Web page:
Supporters of American Indian housing project persist on funding

Supporters of an American Indian housing project are hoping the City Council reconsiders its decision to deny a request for money from Duluth's housing investment fund.

Supporters of an American Indian housing project are hoping the City Council reconsiders its decision to deny a request for money from Duluth's housing investment fund.

But three of the five who voted against the request say they have no plans of changing their vote Tuesday, the deadline to do so.

The project, developed by the American Indian Community Housing Organization, or AICHO, has been in the works for more than two years, and is planned for the historic YWCA building on West Second Street. The $7 million in renovations will allow for an American Indian Center supported by the Duluth American Indian Commission, and 29 housing units. It has garnered support from several agencies. About 80 percent of the project total will be secured by the end of October, without the $600,000 requested of the city, said Sherry Sanchez Tibbetts, executive director of AICHO.

The YWCA has a purchase agreement with AICHO and is hopeful the project can move forward.

"We're thrilled to have a buyer who would use this building so much in accord with our mission ... of empowering women and girls and eliminating racism," said Ellen O'Neill, executive director of the YWCA, which has already begun making the transition. "I hope the councilors change their mind and make this possible."


But housing investment fund money comes from the community trust fund, where interest from the city's share of Fond-du-Luth Casino profits is primarily used for street improvements, said Councilor Russ Stewart, who voted against the proposal.

When the council two years ago voted to divert some of that money to create the housing investment fund, Stewart voted against it, he said. He plans to ask fellow councilors Tuesday night to return money that went into the housing investment fund back to the community investment fund for road repair.

"I think it should go back to streets," Stewart said. "My vote had nothing to do with the merits of the project."

Councilor Jim Stauber agreed, saying he has voted against every project that requests money from the housing fund, which he believes should be paying for street improvements.

"I would love the administration to go to a different pot of money of a less essential service [to give to the project]," he said.

Councilor Roger Reinert wants the project to go forward, but said supporters failed to educate councilors about their plans in a timely manner. He also wanted to hear why other locations weren't viable, and said having another low-income housing project in downtown Duluth segregates that population.

"When put into that same four-block area that includes virtually all the other major services targeted at low-income, minority and folks with chemical addictions, it makes me very uncomfortable," he said. "I want these things integrated better throughout the community."

A 2003 survey for the Duluth area by the Amherst H. Wilder Foundation, a nonprofit health and human services organization in St Paul, found that 33 percent of all homeless in the area were American Indian, who make up only about 3 percent of the area's population, Sanchez Tibbetts said.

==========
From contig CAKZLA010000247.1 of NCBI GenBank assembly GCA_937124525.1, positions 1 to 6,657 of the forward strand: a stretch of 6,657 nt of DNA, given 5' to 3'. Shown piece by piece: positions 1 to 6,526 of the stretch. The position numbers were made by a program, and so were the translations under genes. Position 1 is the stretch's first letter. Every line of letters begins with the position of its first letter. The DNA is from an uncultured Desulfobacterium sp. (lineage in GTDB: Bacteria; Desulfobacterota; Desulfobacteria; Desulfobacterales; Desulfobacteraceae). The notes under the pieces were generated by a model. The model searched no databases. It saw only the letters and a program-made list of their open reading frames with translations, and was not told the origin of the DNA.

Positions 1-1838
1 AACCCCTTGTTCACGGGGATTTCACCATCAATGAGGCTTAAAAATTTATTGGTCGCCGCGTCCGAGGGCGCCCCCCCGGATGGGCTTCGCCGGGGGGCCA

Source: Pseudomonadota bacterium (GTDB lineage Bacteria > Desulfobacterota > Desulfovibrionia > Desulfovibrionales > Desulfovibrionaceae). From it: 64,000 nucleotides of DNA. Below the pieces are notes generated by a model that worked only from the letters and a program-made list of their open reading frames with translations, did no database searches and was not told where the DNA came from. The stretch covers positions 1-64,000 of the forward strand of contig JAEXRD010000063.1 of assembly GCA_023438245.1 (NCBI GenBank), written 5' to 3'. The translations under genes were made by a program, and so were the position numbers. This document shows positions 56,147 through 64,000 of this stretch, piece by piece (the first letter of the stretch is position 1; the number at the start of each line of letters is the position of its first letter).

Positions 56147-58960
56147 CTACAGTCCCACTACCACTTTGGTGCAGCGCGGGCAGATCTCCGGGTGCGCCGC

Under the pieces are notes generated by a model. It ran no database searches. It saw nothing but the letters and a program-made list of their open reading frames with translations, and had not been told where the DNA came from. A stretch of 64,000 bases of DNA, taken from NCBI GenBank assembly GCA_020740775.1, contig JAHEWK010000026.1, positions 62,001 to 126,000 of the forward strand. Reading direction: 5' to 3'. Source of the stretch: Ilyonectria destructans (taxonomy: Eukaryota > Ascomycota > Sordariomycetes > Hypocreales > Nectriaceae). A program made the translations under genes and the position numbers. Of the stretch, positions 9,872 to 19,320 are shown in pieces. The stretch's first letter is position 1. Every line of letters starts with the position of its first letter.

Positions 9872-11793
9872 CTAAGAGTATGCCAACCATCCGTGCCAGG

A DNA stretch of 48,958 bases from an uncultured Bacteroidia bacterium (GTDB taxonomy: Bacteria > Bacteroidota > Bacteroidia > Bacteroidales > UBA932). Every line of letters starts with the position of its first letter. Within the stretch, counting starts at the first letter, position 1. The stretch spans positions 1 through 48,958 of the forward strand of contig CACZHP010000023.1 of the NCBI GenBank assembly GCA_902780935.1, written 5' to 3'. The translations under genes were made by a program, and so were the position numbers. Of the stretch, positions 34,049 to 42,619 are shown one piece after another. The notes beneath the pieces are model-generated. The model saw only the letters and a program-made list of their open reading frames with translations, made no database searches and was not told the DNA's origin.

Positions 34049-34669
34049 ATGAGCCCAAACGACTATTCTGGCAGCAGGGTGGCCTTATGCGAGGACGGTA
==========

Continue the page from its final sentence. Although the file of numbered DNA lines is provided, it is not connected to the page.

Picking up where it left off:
The YWCA was the most viable building, and was in an area surveyed people liked because of its accessibility to services, she said.

The YWCA houses administrative offices and 55 low-income residents, but provides no support services. To continue to be sustainable, it needs to sell the building, O'Neill said.

Under AICHO, services would include on-site job training and counseling, domestic violence counseling and education, recreational services and a mini-wellness clinic. The YWCA's child-care center would remain in place. Many who live there now would be eligible to stay, or offered relocation money. The new operation would allow residences to homeless families, people earning minimum wage and paying more than 30 percent of pay for rent, survivors of domestic violence and the elderly.

Aside from the American Indian Center that would be open to all, the building would have a gym, exercise facility, make use of the existing new roof-top playground and auditorium for feasts, and offer a 24-hour service desk and case managers for families.

"It's a well thought-out plan that truly lives up to its Ojibwe name: Gimaadjii Mino-Bimaadiziyaan, we are all of us together beginning a good life," Sanchez Tibbetts said. "It means the spiritual, mental and emotional needs of a person are met and kept in balance. That's what ... we've envisioned for this project."

If the City Council doesn't reverse its decision, Sanchez Tibbetts is uncertain of the project's future.

"It will be challenging, if possible," she said.

AICHO plans for renovations to be completed by spring of 2009. More than $3 million is coming from the Minnesota Housing Finance Agency, and historic tax credits will be awarded by the National Trust for Historic Preservation. More fundraising is planned.


Not being awarded the requested $600,000 from city coffers was "like getting a hammer over the head out of the blue," said Steve O'Neil, a St. Louis County commissioner who is co-chairman of the mayor's commission to end homelessness.

"They took $1 million out of that fund for the new hockey center," he said. "I didn't hear this big hue and cry about, 'Oh gosh, this money has to go to streets.' Most all of us would agree we needed this hockey center ... and most would agree that an American Indian Center with supportive housing makes a lot of sense."

JANA HOLLINGSWORTH covers American Indian issues. She can be reached at (218) 279-5501 or by e-mail at .

What To Read Next
Get Local